WASHINGTON - Climate change is shrinking three of the nation's most studied glaciers at an accelerated rate, a finding that government scientists say hastens global concerns about rising sea levels and the availability of fresh drinking water.
Known as "benchmark glaciers," the South Cascade Glacier in Washington state, along with the Wolverine Glacier on Alaska's Kenai Peninsula and the Gulkana Glacier in Interior Alaska, have all shown a "rapid and sustained" retreat, the report said.
For years scientists have reported glaciers around the world were melting, but the study, conducted by the U.S. Geological Survey, offers some of the most definitive findings to date. Because the three glaciers represent different climates and elevations, they can be used to understand thousands of other North American glaciers.
"They are living on the edge," Ed Josberger, a USGS scientist based in Tacoma, Wash., said of the glaciers in the study. "We've crossed a threshold, and these glaciers, along with those globally, are shrinking."
Scientists with the USGS have been taking measurements and detailed pictures of the three glaciers since 1957, including using ice-penetrating radar to map the bedrock underneath them. The studies, begun as part of the International Geophysical Year, were part of the Cold War-era interest in polar science spurred by the threat of war with another polar nation, Russia.
The result is a half-century's worth of data to use for modeling future changes, said Shad O'Neel, one of the Anchorage-based USGS scientists who worked on the study.
"These three glaciers have been losing mass since they've been studied, and that mass loss has gotten more rapid in the past 15 years," O'Neel said. "The most important thing about having a long record like this is that we can use these records to verify and validate models out into the future."
Although their data show a marked retreat in the size of glaciers, changes to Alaska's many glaciers are visible to the naked eye, O'Neel said. Gulkana Glacier is "markedly different than it was in the late 1980s," he said.
U.S. Sen. Mark Begich, D-Alaska, made the same point this week when he introduced a legislative package related to climate change and polar issues. Begich illustrated the effect of global warming in Alaska by showing a picture of himself as a child in front of Alaska's Portage Glacier in 1970. In 2005, his son Jacob stood in the exact same spot for a photo Begich displayed on the Senate floor -- but the glacier was "nowhere to be seen because it has dramatically receded due to global warming," Begich said. At the beginning of the 20th century, when glaciers were at their last peak in terms of size, the mass or volume of the remote South Cascade Glacier was estimated at one-half a cubic kilometer. In 1958 it had shrunk to half that size. The latest measurement, in 2004, found it had shrunk in half yet again, scientists said.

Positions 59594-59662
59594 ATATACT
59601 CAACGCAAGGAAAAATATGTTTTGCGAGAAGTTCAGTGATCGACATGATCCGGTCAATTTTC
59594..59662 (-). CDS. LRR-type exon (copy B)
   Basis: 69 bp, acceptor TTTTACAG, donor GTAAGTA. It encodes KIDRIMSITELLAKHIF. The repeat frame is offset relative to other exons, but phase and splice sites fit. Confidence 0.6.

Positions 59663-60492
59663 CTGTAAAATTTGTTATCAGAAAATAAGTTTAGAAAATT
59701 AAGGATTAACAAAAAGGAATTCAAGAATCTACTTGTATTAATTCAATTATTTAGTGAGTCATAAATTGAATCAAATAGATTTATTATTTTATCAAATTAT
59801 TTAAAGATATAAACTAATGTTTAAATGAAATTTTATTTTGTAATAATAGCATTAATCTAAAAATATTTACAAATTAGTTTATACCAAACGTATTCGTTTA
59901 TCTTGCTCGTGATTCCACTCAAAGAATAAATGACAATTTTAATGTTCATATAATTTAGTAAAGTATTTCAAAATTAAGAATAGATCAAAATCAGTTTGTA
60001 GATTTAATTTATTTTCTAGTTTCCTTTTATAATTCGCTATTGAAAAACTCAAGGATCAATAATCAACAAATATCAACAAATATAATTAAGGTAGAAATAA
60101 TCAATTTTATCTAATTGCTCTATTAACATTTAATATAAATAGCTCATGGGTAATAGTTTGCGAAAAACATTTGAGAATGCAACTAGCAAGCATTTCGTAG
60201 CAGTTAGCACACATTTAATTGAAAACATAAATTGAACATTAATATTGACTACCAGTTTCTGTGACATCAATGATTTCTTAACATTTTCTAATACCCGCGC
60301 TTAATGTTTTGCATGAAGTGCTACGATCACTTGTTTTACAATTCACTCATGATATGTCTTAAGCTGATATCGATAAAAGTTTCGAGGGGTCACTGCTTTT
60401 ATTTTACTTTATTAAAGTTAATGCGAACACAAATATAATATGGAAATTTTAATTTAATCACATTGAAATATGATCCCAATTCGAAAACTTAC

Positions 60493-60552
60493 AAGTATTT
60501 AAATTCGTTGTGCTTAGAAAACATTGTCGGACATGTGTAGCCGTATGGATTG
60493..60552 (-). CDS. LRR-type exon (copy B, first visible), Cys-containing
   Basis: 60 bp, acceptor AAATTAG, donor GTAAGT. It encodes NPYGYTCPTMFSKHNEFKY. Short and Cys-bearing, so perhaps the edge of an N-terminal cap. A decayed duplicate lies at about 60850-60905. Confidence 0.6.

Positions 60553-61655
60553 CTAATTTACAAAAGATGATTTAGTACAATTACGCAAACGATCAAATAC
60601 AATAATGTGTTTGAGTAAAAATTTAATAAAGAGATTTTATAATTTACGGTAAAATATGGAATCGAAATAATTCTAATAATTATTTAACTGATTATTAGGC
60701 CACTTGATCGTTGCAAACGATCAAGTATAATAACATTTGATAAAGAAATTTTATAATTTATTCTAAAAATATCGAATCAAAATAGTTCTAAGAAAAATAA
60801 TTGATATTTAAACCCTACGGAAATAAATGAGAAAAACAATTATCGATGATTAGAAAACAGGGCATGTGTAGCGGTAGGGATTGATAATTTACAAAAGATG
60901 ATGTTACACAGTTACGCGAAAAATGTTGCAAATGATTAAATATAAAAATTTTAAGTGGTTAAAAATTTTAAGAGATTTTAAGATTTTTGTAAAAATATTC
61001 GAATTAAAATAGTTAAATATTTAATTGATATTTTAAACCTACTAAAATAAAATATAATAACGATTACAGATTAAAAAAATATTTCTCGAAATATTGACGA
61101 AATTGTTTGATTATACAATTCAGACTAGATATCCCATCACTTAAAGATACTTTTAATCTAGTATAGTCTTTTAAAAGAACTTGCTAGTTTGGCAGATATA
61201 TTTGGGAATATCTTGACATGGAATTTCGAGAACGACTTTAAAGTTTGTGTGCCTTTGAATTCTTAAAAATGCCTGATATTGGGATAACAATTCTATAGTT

"We are getting warmer and glaciers are shrinking," Josberger said.
With some exceptions caused by unique or unusual local conditions -- the glaciers on California's Mount Shasta, for example -- more than 99 percent of the country's thousands of glaciers are shrinking, Bruce Molnia, another USGS scientist, said.
Worldwide, most glaciers are losing mass and some are disappearing altogether. Glacier National Park's glaciers in Montana decreased from 150 to 26 over the past 99 years. If current warming trends continue, scientists predict they will disappear entirely by 2030. And scientists have predicted that the famed snows of Africa's Mount Kilimanjaro could retreat by 2015.
Scientists at the U.S. Geological Survey's Northern Rocky Mountain Science Center, who study the glaciers in Montana, point out that a drop in runoff means changes in water temperature for the creatures in the downstream ecosystem: insects, fish and the animals that eat them.
It also means less available drinking water, O'Neel said, pointing out that in Anchorage, the drinking water comes from Eklutna Glacier runoff. There's little threat to Anchorage's water supply, but Bolivia's Chacaltaya Glacier disappeared this year, earlier than predicted. Its disappearance worries scientists that other glaciers in the region could be melting faster than expected, potentially threatening water supplies for millions of people in South America.
The long-term study is "exactly the kind of science we need to invest in to measure and mitigate the dangerous impacts of climate change," said Interior Secretary Ken Salazar.
Les Blumenthal of the McClatchy Washington Bureau contributed to this report.